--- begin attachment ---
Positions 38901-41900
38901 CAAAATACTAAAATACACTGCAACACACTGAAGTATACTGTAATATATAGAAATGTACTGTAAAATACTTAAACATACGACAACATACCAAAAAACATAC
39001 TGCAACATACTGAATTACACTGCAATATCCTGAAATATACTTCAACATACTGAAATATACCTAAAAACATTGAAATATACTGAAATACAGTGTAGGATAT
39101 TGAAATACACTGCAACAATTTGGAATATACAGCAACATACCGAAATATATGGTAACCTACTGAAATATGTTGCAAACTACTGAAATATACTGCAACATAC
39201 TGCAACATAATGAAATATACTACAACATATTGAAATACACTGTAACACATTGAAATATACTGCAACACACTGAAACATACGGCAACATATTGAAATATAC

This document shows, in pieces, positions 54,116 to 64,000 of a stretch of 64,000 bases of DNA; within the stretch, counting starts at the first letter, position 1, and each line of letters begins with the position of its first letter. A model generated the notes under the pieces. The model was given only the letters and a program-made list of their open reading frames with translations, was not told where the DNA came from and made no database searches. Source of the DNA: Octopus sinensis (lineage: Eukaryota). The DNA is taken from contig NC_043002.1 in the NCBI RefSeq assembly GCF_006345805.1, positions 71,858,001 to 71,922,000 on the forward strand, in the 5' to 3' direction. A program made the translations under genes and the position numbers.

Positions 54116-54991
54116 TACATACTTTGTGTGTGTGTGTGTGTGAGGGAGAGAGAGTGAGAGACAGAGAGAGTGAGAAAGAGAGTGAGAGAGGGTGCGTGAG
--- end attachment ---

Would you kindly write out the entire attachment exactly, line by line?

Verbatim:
Positions 38901-41900
38901 CAAAATACTAAAATACACTGCAACACACTGAAGTATACTGTAATATATAGAAATGTACTGTAAAATACTTAAACATACGACAACATACCAAAAAACATAC
39001 TGCAACATACTGAATTACACTGCAATATCCTGAAATATACTTCAACATACTGAAATATACCTAAAAACATTGAAATATACTGAAATACAGTGTAGGATAT
39101 TGAAATACACTGCAACAATTTGGAATATACAGCAACATACCGAAATATATGGTAACCTACTGAAATATGTTGCAAACTACTGAAATATACTGCAACATAC
39201 TGCAACATAATGAAATATACTACAACATATTGAAATACACTGTAACACATTGAAATATACTGCAACACACTGAAACATACGGCAACATATTGAAATATAC

This document shows, in pieces, positions 54,116 to 64,000 of a stretch of 64,000 bases of DNA; within the stretch, counting starts at the first letter, position 1, and each line of letters begins with the position of its first letter. A model generated the notes under the pieces. The model was given only the letters and a program-made list of their open reading frames with translations, was not told where the DNA came from and made no database searches. Source of the DNA: Octopus sinensis (lineage: Eukaryota). The DNA is taken from contig NC_043002.1 in the NCBI RefSeq assembly GCF_006345805.1, positions 71,858,001 to 71,922,000 on the forward strand, in the 5' to 3' direction. A program made the translations under genes and the position numbers.

Positions 54116-54991
54116 TACATACTTTGTGTGTGTGTGTGTGTGAGGGAGAGAGAGTGAGAGACAGAGAGAGTGAGAAAGAGAGTGAGAGAGGGTGCGTGAG